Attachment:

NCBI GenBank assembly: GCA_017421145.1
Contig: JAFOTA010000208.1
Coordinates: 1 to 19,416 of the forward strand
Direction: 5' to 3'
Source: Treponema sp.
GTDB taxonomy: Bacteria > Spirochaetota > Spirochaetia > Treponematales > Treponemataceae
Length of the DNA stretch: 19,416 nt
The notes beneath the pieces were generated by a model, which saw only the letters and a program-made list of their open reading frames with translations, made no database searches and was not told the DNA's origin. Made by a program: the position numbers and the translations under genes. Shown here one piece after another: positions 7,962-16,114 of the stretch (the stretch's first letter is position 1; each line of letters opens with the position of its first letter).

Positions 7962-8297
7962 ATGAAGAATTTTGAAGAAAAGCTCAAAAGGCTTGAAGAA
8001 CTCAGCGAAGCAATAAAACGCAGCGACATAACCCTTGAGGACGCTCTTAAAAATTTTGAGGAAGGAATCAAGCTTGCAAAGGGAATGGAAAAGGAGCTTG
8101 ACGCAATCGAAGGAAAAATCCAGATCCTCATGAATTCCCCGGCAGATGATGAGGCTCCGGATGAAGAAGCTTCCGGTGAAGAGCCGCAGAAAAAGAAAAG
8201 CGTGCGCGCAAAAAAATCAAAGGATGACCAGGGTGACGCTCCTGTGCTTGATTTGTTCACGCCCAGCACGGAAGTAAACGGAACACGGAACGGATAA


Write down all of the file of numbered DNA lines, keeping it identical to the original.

NCBI GenBank assembly: GCA_017421145.1
Contig: JAFOTA010000208.1
Coordinates: 1 to 19,416 of the forward strand
Direction: 5' to 3'
Source: Treponema sp.
GTDB taxonomy: Bacteria > Spirochaetota > Spirochaetia > Treponematales > Treponemataceae
Length of the DNA stretch: 19,416 nt
The notes beneath the pieces were generated by a model, which saw only the letters and a program-made list of their open reading frames with translations, made no database searches and was not told the DNA's origin. Made by a program: the position numbers and the translations under genes. Shown here one piece after another: positions 7,962-16,114 of the stretch (the stretch's first letter is position 1; each line of letters opens with the position of its first letter).

Positions 7962-8297
7962 ATGAAGAATTTTGAAGAAAAGCTCAAAAGGCTTGAAGAA
8001 CTCAGCGAAGCAATAAAACGCAGCGACATAACCCTTGAGGACGCTCTTAAAAATTTTGAGGAAGGAATCAAGCTTGCAAAGGGAATGGAAAAGGAGCTTG
8101 ACGCAATCGAAGGAAAAATCCAGATCCTCATGAATTCCCCGGCAGATGATGAGGCTCCGGATGAAGAAGCTTCCGGTGAAGAGCCGCAGAAAAAGAAAAG
8201 CGTGCGCGCAAAAAAATCAAAGGATGACCAGGGTGACGCTCCTGTGCTTGATTTGTTCACGCCCAGCACGGAAGTAAACGGAACACGGAACGGATAA